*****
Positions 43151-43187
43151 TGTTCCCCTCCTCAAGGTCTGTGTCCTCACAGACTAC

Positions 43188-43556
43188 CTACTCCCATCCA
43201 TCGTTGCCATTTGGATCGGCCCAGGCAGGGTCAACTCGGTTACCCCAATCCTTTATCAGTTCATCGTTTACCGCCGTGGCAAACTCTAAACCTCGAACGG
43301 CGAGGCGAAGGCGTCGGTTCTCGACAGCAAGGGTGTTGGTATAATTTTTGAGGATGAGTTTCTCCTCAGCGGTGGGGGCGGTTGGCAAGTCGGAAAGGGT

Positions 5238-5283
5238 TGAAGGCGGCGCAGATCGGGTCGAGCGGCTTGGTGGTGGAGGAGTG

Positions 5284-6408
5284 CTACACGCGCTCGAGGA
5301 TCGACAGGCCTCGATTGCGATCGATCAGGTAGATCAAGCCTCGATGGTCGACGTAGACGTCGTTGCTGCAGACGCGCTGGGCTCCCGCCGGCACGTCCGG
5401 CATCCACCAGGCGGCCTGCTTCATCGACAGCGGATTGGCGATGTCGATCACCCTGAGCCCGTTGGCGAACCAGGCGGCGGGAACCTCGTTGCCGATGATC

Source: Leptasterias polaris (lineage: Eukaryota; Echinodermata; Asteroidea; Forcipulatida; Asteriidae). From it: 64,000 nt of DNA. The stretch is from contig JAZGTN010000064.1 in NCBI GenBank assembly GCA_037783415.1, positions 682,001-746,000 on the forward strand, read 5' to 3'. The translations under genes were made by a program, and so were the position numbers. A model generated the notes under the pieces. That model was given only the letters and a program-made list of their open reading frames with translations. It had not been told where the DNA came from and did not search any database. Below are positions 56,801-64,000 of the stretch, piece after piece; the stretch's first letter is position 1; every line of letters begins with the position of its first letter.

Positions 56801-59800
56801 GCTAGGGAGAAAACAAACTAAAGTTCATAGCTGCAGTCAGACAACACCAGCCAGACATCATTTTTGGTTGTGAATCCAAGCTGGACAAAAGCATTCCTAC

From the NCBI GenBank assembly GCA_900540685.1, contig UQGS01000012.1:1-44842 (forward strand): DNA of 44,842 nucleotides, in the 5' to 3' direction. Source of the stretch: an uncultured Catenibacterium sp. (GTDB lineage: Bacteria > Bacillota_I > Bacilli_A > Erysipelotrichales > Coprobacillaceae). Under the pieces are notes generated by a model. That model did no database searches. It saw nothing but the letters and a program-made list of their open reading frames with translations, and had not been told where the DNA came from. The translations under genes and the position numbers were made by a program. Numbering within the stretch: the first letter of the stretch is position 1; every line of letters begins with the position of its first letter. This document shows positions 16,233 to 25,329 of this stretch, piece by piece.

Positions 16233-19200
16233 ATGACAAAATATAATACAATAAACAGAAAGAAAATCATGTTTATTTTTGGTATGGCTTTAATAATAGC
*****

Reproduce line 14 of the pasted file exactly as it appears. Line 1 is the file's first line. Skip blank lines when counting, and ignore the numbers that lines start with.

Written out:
Positions 56801-59800